Wednesday, January 26, 2011

Mein Kampf: excerpted from vol. I chapter 3

Even before World War II the Jews have been overrepresented in the finances and the media of several Western nations. Today they not only run Hollywood but most American mainstream media. It is no secret that the U.S. media is dominated by anti-Nationalist Socialist propaganda and pro-Israeli perspectives ultimately deriving from Jewish influence. It is my intention with publishing these excerpts of Hitler’s Mein Kampf to present the real Adolf Hitler in contrast to the Hollywood version of Hitler that deceived me for so many decades before, fortunately, a lightning bolt from the skies struck me (see here and especially here).

This translation of the unexpurgated edition of Mein Kampf was first published on March 21st, 1939 (no ellipsis added between unquoted paragraphs):

Dust jacket of the book

Chapter “Political reflections arising out of my sojourn in Vienna”

I was not yet twenty years of age when I first entered the Palace on the Franzens-ring to watch and listen in the Chamber of Deputies. That first experience aroused in me a profound feeling of repugnance. I had always hated the Parliament, but not as an institution in itself. Quite the contrary. As one who cherished ideals of political freedom I could not even imagine any other form of government. In the light of my attitude towards the House of Habsburg I should then have considered it a crime against liberty and reason to think of any kind of dictatorship as a possible form of government. A certain admiration which I had for the British Parliament contributed towards the formation of this opinion. I became imbued with that feeling of admiration almost without my being conscious of the effect of it through so much reading of newspapers while I was yet quite young. I could not discard that admiration all in a moment.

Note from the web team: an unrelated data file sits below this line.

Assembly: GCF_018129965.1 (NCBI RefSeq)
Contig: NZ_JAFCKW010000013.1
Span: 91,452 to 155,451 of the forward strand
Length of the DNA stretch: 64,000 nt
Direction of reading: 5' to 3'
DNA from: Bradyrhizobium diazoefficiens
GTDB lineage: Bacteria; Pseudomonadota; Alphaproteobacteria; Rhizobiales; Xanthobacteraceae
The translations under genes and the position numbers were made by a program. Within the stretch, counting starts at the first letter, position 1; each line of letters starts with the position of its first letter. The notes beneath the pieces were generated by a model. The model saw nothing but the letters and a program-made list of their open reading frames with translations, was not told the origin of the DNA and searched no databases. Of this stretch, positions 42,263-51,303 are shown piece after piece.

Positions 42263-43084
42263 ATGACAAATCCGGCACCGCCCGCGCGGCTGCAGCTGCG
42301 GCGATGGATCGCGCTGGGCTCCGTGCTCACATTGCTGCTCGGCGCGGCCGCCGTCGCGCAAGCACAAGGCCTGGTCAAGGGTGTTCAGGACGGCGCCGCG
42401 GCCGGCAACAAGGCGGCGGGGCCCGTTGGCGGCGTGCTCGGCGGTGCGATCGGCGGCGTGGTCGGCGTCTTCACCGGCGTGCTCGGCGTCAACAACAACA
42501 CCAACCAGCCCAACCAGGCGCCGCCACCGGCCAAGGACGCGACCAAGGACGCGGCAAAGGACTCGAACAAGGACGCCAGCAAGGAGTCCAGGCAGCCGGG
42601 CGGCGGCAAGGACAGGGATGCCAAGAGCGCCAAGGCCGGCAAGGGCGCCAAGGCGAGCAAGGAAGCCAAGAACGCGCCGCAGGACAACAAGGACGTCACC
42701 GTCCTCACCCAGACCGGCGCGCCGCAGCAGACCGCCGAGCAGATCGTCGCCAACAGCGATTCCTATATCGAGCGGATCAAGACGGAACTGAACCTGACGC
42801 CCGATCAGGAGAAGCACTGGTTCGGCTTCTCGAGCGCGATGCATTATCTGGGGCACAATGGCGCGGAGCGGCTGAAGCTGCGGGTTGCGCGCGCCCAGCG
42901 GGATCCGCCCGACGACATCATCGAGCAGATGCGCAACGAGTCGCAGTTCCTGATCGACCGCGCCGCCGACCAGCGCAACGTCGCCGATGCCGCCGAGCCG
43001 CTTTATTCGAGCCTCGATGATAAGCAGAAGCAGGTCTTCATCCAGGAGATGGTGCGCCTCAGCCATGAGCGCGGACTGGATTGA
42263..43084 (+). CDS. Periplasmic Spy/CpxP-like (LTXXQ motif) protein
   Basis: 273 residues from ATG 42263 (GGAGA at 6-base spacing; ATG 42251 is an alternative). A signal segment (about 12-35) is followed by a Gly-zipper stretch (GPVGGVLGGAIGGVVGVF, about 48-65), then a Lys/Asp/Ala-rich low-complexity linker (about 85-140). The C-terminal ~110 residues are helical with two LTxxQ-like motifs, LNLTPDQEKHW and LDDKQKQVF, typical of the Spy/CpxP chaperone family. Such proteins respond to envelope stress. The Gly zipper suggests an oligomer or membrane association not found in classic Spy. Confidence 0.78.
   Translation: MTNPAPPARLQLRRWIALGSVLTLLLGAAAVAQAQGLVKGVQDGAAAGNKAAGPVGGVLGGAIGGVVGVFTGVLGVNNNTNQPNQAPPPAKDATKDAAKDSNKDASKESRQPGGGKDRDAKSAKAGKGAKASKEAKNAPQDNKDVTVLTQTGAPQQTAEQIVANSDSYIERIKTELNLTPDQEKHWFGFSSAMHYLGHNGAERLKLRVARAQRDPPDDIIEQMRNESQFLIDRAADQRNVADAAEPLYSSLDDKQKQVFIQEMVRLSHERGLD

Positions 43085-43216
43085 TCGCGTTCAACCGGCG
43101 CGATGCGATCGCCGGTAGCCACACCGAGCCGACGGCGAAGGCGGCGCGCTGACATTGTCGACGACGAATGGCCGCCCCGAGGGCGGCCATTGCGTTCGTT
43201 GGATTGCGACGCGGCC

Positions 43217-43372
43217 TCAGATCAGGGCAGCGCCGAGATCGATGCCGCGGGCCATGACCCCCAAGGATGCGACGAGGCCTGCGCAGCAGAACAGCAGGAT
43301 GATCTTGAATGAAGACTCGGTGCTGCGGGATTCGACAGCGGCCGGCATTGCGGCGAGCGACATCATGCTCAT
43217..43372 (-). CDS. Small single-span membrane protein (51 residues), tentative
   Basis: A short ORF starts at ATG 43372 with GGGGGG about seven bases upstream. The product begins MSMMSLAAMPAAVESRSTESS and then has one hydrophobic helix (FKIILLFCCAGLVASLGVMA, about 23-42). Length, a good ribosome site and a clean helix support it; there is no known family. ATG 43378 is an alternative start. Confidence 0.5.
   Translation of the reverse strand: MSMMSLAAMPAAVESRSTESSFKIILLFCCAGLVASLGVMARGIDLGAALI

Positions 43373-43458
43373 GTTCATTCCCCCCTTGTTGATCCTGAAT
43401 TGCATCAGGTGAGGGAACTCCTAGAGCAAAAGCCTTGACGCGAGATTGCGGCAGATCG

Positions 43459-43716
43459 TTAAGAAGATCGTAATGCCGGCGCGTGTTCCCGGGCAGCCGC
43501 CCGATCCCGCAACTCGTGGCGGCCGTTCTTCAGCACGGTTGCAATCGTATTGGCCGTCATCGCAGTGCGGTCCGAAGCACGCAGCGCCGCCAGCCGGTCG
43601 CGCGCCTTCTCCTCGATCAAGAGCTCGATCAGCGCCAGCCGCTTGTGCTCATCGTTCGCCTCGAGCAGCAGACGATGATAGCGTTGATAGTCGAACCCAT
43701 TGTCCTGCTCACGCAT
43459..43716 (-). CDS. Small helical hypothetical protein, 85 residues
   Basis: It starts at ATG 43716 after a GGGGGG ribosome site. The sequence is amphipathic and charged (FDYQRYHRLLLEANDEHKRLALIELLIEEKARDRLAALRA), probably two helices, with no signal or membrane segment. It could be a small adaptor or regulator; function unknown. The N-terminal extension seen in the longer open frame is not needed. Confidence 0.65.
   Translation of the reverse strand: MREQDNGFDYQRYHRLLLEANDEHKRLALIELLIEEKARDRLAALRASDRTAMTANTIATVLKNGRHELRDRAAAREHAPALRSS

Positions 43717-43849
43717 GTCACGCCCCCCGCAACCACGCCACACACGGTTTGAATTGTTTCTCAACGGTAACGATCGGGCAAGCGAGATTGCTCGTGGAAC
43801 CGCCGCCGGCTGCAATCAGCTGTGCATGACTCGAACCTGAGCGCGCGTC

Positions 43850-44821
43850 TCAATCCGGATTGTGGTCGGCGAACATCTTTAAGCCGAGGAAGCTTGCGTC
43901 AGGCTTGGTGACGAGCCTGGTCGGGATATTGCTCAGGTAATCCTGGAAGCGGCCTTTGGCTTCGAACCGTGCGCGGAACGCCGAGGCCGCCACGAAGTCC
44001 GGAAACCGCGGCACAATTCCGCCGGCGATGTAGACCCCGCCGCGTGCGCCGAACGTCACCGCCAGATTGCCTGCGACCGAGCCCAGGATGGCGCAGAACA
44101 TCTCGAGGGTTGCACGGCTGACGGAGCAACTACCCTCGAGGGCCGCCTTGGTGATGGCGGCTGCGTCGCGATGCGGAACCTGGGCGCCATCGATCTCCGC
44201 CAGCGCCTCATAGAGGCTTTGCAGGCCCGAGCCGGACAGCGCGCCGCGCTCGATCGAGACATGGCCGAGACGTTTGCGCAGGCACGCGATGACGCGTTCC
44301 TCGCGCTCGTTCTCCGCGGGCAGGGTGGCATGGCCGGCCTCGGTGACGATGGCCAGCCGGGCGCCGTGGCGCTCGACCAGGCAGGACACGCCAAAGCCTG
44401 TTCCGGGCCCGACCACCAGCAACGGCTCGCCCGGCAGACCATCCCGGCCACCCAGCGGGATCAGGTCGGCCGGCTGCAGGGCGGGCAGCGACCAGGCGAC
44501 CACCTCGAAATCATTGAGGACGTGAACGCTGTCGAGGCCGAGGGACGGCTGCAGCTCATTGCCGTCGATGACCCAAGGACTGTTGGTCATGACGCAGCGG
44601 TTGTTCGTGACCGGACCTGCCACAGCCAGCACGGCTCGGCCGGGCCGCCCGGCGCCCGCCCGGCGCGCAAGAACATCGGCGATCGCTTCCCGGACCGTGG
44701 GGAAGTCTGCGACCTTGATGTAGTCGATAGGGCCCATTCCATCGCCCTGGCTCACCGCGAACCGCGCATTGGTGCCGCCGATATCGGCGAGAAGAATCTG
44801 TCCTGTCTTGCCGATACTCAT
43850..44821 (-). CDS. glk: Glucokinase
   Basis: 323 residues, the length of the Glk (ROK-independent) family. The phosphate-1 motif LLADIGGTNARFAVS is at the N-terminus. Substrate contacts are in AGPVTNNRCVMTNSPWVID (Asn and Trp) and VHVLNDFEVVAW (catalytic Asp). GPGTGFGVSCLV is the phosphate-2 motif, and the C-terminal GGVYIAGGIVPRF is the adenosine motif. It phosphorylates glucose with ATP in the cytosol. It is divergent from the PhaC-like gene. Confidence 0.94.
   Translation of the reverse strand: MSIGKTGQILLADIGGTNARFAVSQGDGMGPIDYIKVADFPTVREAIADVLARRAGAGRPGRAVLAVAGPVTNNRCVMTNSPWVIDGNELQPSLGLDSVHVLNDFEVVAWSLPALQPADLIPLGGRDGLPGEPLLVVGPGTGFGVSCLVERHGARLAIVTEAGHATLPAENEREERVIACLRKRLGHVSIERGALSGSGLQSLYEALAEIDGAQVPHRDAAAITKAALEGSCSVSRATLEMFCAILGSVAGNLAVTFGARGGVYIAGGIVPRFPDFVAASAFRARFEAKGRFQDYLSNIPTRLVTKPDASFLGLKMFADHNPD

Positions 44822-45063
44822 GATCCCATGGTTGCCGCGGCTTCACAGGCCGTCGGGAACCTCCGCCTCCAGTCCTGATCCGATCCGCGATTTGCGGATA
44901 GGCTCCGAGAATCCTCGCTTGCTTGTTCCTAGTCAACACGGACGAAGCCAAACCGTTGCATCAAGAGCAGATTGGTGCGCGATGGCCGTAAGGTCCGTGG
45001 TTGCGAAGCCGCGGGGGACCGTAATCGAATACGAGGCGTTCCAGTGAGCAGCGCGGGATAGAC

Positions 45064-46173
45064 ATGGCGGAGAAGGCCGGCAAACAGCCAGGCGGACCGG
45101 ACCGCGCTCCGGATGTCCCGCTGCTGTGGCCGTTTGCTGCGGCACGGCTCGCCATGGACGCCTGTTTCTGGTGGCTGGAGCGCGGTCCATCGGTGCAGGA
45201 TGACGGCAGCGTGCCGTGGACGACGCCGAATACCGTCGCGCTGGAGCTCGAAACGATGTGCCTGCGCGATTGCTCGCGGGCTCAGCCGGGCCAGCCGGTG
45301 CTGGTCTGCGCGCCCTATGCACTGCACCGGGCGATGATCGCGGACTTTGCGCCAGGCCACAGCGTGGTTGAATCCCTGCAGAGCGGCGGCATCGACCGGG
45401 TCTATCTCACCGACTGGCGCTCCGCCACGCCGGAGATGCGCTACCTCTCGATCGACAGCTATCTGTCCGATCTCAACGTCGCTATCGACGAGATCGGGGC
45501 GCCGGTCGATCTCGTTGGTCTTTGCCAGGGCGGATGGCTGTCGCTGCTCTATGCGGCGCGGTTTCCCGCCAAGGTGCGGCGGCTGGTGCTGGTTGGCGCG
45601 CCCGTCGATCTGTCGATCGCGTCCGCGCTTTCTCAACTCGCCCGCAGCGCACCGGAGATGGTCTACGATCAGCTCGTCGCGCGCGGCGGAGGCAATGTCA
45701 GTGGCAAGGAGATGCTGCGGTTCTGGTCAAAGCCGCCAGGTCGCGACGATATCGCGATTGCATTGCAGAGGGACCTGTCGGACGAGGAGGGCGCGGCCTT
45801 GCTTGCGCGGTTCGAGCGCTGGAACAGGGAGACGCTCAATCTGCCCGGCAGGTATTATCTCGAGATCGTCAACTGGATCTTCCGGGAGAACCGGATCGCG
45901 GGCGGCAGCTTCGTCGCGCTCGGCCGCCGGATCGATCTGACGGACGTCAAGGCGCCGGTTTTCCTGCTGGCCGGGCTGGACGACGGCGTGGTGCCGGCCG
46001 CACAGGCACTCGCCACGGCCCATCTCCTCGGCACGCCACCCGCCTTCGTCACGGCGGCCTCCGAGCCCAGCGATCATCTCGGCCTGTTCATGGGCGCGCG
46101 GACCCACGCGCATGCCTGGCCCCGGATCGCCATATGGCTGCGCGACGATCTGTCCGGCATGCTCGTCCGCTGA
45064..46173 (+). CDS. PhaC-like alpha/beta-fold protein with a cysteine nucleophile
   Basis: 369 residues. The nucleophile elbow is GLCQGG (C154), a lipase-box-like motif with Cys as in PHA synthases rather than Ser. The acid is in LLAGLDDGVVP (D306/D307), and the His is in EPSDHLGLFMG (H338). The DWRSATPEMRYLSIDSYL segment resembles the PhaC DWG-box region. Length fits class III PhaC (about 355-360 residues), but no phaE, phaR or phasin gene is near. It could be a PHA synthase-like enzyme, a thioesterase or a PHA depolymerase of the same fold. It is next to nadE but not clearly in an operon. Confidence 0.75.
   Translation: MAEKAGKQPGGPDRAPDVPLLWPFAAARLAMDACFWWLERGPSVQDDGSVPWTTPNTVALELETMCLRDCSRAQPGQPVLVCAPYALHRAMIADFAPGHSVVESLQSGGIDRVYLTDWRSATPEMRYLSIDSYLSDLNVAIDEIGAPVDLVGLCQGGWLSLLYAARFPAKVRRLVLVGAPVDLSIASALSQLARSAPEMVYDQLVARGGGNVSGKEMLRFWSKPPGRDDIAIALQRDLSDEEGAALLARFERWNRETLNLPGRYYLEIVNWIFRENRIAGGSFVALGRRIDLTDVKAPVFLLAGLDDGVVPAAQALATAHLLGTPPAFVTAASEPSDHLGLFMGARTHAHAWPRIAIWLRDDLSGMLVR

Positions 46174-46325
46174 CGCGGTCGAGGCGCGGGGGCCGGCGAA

A year of such quiet observation was sufficient to transform or completely destroy my former convictions as to the character of this parliamentary institution. I no longer opposed merely the perverted form which the principle of parliamentary representation had assumed in Austria. No. It had become impossible for me to accept the system in itself.

Democracy, as practised in Western Europe to-day, is the fore-runner of Marxism. In fact, the latter would not be conceivable without the former. Democracy is the breeding-ground in which the bacilli of the Marxist world pest can grow and spread. By the introduction of parliamentarianism, democracy produced an abortion of filth and fire, the creative fire of which, however, seems to have died out. I am more than grateful to Fate that this problem came to my notice when I was still in Vienna.

If the Parliament were worthless, the Habsburgs were worse; or at least not in the slightest degree better. The problem was not solved by rejecting the parliamentary system. Immediately the question arose: What then?